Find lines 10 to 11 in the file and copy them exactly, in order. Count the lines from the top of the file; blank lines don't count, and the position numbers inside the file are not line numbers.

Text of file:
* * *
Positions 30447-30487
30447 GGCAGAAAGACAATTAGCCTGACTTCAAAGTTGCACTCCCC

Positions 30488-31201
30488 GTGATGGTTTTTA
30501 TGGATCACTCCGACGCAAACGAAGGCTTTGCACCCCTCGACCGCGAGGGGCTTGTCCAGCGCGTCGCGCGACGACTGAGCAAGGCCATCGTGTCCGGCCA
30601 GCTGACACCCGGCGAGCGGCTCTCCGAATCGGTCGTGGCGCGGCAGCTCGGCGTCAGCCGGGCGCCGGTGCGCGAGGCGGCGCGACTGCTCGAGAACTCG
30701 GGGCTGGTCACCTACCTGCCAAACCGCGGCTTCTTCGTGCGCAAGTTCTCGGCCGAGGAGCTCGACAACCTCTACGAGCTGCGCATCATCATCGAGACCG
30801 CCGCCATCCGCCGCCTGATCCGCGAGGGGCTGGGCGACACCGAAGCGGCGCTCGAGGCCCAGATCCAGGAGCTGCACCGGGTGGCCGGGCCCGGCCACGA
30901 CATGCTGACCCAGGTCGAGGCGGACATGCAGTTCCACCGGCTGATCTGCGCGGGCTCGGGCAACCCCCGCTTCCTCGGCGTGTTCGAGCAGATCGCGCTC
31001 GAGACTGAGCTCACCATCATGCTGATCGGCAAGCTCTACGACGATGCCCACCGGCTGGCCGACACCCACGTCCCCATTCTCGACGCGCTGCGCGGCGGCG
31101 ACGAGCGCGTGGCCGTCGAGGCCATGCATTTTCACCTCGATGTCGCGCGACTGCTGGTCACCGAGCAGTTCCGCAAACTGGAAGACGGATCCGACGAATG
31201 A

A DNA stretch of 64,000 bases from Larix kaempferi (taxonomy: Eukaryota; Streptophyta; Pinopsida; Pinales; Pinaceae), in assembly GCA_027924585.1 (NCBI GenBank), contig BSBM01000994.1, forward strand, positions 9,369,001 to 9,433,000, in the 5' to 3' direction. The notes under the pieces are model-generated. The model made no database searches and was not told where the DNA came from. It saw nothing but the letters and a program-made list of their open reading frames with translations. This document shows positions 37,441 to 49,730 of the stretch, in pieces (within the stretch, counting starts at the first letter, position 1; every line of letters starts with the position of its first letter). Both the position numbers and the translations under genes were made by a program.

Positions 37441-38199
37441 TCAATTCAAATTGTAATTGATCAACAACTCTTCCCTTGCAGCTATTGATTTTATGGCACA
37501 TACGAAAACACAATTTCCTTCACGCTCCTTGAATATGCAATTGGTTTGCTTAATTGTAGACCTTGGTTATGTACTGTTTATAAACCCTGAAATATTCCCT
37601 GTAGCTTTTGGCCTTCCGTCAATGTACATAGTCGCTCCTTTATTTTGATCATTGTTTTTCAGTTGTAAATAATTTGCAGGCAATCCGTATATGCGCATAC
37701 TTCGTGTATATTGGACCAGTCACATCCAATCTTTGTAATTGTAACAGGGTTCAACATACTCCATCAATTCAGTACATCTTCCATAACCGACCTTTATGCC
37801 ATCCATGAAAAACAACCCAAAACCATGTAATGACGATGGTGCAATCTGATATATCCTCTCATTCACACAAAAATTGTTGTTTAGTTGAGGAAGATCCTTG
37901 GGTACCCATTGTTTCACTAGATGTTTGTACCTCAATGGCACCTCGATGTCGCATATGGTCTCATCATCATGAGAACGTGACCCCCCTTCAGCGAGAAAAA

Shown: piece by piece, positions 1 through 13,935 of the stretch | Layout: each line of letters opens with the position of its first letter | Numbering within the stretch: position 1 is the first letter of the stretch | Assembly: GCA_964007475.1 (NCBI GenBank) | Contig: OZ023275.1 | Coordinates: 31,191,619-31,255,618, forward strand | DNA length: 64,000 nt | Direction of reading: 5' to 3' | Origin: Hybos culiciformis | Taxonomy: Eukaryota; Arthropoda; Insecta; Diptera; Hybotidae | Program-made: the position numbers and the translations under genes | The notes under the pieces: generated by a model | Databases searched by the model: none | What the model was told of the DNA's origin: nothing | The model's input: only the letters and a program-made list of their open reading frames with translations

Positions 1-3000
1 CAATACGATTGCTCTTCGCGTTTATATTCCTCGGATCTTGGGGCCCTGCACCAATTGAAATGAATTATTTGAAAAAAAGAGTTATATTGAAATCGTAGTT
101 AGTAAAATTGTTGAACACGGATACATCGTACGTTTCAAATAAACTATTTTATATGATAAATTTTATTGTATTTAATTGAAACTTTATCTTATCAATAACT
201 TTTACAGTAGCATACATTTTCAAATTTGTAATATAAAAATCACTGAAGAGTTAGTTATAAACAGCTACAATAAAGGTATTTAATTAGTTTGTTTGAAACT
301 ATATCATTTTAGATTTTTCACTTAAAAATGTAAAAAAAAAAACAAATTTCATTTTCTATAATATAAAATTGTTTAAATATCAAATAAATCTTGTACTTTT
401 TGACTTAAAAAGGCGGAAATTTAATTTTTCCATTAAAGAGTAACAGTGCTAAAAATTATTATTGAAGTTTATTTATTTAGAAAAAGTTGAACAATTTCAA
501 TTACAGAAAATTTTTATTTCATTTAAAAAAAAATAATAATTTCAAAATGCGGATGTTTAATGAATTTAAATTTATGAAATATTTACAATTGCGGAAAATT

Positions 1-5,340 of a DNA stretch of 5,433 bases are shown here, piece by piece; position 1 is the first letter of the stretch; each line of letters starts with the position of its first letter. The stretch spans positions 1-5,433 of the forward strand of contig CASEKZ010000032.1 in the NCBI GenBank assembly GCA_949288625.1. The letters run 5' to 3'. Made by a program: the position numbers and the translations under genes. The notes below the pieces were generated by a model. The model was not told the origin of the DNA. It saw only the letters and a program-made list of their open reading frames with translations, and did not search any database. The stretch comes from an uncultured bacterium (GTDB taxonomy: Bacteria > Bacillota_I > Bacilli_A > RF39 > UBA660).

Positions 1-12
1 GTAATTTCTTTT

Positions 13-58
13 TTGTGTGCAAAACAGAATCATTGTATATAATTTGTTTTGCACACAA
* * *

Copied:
31001 GAGACTGAGCTCACCATCATGCTGATCGGCAAGCTCTACGACGATGCCCACCGGCTGGCCGACACCCACGTCCCCATTCTCGACGCGCTGCGCGGCGGCG
31101 ACGAGCGCGTGGCCGTCGAGGCCATGCATTTTCACCTCGATGTCGCGCGACTGCTGGTCACCGAGCAGTTCCGCAAACTGGAAGACGGATCCGACGAATG